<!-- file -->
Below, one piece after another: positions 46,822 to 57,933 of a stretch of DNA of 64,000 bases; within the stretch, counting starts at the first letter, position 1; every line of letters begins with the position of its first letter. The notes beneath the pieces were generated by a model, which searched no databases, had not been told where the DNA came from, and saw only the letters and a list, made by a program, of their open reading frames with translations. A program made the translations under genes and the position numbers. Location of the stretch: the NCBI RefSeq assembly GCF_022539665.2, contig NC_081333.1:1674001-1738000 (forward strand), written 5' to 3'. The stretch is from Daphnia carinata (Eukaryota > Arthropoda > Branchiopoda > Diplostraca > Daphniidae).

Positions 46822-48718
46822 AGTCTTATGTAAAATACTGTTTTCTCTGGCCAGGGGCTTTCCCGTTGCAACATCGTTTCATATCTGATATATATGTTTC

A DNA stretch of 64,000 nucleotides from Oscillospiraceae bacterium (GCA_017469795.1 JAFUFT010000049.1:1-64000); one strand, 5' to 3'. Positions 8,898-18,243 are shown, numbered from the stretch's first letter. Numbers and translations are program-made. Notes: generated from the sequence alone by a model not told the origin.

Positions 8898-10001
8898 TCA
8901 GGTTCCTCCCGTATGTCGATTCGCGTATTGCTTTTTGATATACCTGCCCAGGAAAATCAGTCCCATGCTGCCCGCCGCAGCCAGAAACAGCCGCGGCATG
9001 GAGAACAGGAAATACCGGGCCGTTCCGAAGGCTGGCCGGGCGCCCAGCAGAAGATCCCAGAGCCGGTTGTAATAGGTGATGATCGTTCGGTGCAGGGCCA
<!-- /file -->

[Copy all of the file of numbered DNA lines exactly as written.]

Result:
Below, one piece after another: positions 46,822 to 57,933 of a stretch of DNA of 64,000 bases; within the stretch, counting starts at the first letter, position 1; every line of letters begins with the position of its first letter. The notes beneath the pieces were generated by a model, which searched no databases, had not been told where the DNA came from, and saw only the letters and a list, made by a program, of their open reading frames with translations. A program made the translations under genes and the position numbers. Location of the stretch: the NCBI RefSeq assembly GCF_022539665.2, contig NC_081333.1:1674001-1738000 (forward strand), written 5' to 3'. The stretch is from Daphnia carinata (Eukaryota > Arthropoda > Branchiopoda > Diplostraca > Daphniidae).

Positions 46822-48718
46822 AGTCTTATGTAAAATACTGTTTTCTCTGGCCAGGGGCTTTCCCGTTGCAACATCGTTTCATATCTGATATATATGTTTC

A DNA stretch of 64,000 nucleotides from Oscillospiraceae bacterium (GCA_017469795.1 JAFUFT010000049.1:1-64000); one strand, 5' to 3'. Positions 8,898-18,243 are shown, numbered from the stretch's first letter. Numbers and translations are program-made. Notes: generated from the sequence alone by a model not told the origin.

Positions 8898-10001
8898 TCA
8901 GGTTCCTCCCGTATGTCGATTCGCGTATTGCTTTTTGATATACCTGCCCAGGAAAATCAGTCCCATGCTGCCCGCCGCAGCCAGAAACAGCCGCGGCATG
9001 GAGAACAGGAAATACCGGGCCGTTCCGAAGGCTGGCCGGGCGCCCAGCAGAAGATCCCAGAGCCGGTTGTAATAGGTGATGATCGTTCGGTGCAGGGCCA